Sign reading 'sorry, we're closed'

In the wake of Wednesday’s reopening plan, which has been characterised as a breakdown in “social dialogue,” the Malta Entertainment Industry and Arts Association (MEIA) has presented the Government with a four-point plan to foster communication and remedy this issue for the future.

Prime Minister Robert Abela announced reopening timelines for several sectors, but notably left out any guidance on when events can take place again. While weddings will be permitted from 1st June, he did not specify when other events might be permitted to resume.

The plan, sent via email to relevant Government departments and ministers, including the Prime Minister and Health Superintendent Charmaine Gauci, was explained to by MEIA President, Howard Keith Debono.

Firstly, he says the organisation calls for the setting of up of regular meetings every week with the Minister for Culture, “on the dot”, “no questions asked”.

Secondly, it asks for a joint meeting between the Minister for Culture and the Minister for Tourism, as “there are a lot of overlapping issues which we need to handle urgently”.

Thirdly, the MEIA encourages the establishment of a management team to handle queries from the relevant organisations representing businesses affected by COVID restrictions.

It believes this is necessary, so organisations can stop “hounding” Prof Gauci for information, because, whilst the organisation is pleased that she does always get back to them, Mr Debono says other demands on her time, especially in recent weeks, make it difficult for her to do so expediently.

Finally, the email called for the dissemination of information and general consultation relating to COVID measures with the relevant non-Governmental organisations, before announcements are made.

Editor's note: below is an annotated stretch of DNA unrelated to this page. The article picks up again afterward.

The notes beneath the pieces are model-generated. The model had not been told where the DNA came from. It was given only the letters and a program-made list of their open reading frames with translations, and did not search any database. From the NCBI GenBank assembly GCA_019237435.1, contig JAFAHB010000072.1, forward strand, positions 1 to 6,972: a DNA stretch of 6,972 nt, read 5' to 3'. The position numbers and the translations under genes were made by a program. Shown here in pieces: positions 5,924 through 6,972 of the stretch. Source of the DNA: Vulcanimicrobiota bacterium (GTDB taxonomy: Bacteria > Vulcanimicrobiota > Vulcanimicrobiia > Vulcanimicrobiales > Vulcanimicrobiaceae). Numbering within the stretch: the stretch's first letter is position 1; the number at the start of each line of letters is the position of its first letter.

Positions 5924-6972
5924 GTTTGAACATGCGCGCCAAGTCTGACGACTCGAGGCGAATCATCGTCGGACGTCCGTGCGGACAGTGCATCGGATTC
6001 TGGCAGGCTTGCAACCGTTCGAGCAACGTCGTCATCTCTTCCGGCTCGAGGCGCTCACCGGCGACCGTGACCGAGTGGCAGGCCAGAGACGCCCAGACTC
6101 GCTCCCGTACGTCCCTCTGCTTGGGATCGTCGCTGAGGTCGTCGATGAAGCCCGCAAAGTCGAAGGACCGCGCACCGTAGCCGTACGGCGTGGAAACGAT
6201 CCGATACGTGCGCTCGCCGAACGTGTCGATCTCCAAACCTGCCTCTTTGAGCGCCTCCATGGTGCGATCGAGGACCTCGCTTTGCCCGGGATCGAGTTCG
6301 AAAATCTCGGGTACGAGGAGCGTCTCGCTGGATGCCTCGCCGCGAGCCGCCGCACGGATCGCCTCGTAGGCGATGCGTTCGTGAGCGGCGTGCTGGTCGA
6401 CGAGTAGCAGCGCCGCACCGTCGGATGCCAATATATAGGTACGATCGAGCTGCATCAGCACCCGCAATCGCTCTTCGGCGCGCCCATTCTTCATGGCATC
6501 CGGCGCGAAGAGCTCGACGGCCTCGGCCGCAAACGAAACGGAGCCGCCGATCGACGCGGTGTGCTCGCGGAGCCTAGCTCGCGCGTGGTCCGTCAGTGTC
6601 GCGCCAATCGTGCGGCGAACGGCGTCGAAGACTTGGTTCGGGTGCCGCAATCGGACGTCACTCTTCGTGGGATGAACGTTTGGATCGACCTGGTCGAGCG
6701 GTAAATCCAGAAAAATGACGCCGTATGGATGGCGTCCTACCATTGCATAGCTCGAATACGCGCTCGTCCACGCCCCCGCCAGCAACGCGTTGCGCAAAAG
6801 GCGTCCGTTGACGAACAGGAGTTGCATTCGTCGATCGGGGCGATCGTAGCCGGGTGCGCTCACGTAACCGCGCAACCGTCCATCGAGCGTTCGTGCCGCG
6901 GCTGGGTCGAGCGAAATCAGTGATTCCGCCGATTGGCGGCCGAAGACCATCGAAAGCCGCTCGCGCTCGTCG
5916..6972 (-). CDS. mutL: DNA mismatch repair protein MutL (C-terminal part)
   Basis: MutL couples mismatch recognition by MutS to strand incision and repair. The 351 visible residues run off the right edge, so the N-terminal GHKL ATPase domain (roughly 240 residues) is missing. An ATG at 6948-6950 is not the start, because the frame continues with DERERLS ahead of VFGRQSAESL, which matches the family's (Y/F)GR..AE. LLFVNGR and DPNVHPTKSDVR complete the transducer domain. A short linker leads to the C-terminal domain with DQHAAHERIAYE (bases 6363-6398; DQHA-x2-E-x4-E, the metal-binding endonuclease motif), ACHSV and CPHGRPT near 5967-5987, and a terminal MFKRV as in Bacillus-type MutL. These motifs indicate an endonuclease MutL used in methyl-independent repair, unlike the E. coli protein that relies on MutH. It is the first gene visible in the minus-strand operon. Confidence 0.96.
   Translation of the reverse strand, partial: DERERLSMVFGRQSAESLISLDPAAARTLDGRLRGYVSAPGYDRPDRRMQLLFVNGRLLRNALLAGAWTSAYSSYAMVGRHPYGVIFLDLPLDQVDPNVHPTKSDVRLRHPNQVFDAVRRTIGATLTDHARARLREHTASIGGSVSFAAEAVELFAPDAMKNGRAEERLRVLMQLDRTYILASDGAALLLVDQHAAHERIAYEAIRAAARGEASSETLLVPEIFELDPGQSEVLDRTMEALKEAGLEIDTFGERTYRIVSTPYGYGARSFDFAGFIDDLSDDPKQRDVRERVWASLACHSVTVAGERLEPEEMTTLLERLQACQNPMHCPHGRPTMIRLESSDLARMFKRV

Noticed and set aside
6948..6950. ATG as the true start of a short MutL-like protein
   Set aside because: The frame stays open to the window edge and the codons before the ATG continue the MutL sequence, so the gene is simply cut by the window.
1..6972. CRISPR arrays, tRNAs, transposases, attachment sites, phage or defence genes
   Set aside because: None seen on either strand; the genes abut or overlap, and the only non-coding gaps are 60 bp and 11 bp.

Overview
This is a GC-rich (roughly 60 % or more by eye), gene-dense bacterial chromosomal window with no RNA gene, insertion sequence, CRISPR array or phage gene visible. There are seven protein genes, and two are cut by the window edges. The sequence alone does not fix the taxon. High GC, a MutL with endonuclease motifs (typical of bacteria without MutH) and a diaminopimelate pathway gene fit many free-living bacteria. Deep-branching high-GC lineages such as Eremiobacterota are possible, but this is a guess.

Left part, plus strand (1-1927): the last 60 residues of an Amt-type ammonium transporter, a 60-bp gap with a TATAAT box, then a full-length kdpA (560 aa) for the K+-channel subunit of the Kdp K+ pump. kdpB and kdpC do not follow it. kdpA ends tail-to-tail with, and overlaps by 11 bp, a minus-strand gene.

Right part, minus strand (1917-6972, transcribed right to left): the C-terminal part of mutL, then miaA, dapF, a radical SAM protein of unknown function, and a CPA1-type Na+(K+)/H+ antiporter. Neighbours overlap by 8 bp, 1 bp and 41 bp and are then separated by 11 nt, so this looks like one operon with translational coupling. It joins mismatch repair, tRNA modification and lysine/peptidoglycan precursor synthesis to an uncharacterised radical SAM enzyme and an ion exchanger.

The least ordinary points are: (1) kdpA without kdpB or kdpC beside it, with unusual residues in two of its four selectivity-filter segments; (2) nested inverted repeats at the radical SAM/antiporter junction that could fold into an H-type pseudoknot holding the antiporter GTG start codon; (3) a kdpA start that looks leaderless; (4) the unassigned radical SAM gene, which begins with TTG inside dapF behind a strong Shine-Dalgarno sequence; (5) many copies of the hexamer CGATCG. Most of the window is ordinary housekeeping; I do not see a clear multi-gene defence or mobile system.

Consultation in this way, Mr Debono says, would help strengthen the clarity of changes to the rules, as the stakeholders would be able to provide expertise to fill oversights that might otherwise occur.

“We are basically sharing our disappointment with the Government authorities for not communicating with us associations, who are the social partners representing the affected sectors,” Mr Debono explains.

“I’m not saying we disagree with the measures per se, rather, some of the measures announced, because they are not specific, raise concerns about possible grey areas in Government regulations.”

“For example, in the case of weddings, which the Government says can reopen at the start of June, how many people will be allowed to attend these weddings?” he asks.

“They are not experts in these fields. We are. And that’s why we should be consulted”.

In these sentiments the MEIA is largely in agreement with other organisations, who identify a break down in communication, especially in the weeks running up to the announcement on Wednesday.

Business groups, such as the Association of Catering Establishments, Malta Hotels and Restaurants Association, and Malta Fashion Association have identified various flaws in the Government plan for reopening.

These are not just limited to a lack of consultation, but also oversights, such as the aforementioned lack of a reopening date for hospitality establishments.

The plan, which allows the staggered reopening of schools from 12th April, the reopening of non-essential shops and services on 26th April, and the permitting of wedding celebrations from 1st June, comes as Deputy Prime Minister Chris Fearne predicts that by summer, Malta will likely be “one of the safest places for people to travel to, because the vast majority of the country will have been vaccinated”

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